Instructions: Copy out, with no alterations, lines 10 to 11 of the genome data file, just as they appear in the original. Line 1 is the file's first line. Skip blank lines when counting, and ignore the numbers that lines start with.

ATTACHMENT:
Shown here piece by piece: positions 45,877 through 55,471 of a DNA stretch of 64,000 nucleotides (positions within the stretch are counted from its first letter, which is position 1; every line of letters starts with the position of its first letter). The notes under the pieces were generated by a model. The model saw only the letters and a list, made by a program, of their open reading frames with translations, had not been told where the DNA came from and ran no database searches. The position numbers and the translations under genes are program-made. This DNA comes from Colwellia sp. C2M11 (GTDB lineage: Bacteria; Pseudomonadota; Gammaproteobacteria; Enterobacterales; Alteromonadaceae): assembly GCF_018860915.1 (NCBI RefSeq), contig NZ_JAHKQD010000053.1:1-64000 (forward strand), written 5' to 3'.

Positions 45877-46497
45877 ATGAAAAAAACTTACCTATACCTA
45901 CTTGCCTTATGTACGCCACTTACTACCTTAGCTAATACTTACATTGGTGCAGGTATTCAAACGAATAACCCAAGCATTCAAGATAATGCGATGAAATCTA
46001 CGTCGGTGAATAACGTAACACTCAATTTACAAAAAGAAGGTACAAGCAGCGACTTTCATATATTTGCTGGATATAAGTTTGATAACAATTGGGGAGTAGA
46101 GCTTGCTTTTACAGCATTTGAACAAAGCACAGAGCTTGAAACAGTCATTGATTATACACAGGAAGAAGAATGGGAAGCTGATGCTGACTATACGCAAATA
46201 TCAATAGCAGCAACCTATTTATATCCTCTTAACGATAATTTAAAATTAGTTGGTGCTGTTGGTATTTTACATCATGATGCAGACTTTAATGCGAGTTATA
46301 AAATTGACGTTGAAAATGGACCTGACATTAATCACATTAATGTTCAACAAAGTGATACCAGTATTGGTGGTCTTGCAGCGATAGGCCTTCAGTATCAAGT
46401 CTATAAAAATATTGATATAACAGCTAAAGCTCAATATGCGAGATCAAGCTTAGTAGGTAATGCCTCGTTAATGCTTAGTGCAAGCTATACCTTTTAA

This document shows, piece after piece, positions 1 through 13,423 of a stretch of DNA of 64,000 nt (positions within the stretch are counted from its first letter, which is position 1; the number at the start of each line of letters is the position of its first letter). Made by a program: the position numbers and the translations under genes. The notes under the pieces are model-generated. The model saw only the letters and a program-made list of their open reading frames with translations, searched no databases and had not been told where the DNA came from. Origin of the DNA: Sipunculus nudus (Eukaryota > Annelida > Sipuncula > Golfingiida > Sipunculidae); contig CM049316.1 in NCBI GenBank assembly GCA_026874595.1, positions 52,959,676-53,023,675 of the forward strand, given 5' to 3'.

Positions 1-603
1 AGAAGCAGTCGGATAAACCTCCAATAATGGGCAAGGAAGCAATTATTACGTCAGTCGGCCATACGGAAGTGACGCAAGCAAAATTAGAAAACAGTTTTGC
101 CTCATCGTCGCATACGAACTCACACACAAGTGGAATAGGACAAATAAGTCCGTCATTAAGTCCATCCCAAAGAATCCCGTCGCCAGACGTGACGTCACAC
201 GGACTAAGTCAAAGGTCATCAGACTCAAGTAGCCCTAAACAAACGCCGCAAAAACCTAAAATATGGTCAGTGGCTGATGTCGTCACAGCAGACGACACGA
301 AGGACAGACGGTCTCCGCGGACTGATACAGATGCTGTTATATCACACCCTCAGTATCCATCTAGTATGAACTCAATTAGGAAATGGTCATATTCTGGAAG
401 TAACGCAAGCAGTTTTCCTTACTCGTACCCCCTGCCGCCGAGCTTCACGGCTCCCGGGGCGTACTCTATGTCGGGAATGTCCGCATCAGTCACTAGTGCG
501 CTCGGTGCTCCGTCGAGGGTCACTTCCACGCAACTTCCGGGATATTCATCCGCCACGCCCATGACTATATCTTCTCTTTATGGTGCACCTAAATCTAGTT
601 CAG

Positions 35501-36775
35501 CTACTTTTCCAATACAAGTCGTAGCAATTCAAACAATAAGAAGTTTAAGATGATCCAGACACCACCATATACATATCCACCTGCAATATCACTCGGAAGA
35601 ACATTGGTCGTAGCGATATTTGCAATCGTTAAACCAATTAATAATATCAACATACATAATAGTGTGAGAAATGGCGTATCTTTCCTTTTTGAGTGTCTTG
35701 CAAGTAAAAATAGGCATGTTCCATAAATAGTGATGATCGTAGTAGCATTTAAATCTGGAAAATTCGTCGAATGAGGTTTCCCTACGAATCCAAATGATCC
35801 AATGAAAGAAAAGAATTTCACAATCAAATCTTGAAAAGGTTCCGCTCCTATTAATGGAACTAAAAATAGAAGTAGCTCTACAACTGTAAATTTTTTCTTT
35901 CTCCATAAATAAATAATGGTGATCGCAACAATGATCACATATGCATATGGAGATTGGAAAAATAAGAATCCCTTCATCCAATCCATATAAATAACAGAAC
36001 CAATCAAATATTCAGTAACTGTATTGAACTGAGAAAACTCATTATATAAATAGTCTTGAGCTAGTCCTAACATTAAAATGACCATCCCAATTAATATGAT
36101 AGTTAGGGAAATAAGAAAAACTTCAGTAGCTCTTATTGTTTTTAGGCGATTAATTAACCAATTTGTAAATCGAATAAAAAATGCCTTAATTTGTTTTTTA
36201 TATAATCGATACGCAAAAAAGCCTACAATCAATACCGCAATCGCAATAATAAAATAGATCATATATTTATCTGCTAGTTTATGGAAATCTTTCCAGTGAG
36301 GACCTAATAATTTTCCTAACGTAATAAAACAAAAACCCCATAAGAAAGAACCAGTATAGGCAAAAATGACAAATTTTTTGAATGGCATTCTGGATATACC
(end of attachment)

This document shows, piece after piece, positions 1 through 13,423 of a stretch of DNA of 64,000 nt (positions within the stretch are counted from its first letter, which is position 1; the number at the start of each line of letters is the position of its first letter). Made by a program: the position numbers and the translations under genes. The notes under the pieces are model-generated. The model saw only the letters and a program-made list of their open reading frames with translations, searched no databases and had not been told where the DNA came from. Origin of the DNA: Sipunculus nudus (Eukaryota > Annelida > Sipuncula > Golfingiida > Sipunculidae); contig CM049316.1 in NCBI GenBank assembly GCA_026874595.1, positions 52,959,676-53,023,675 of the forward strand, given 5' to 3'.

Positions 1-603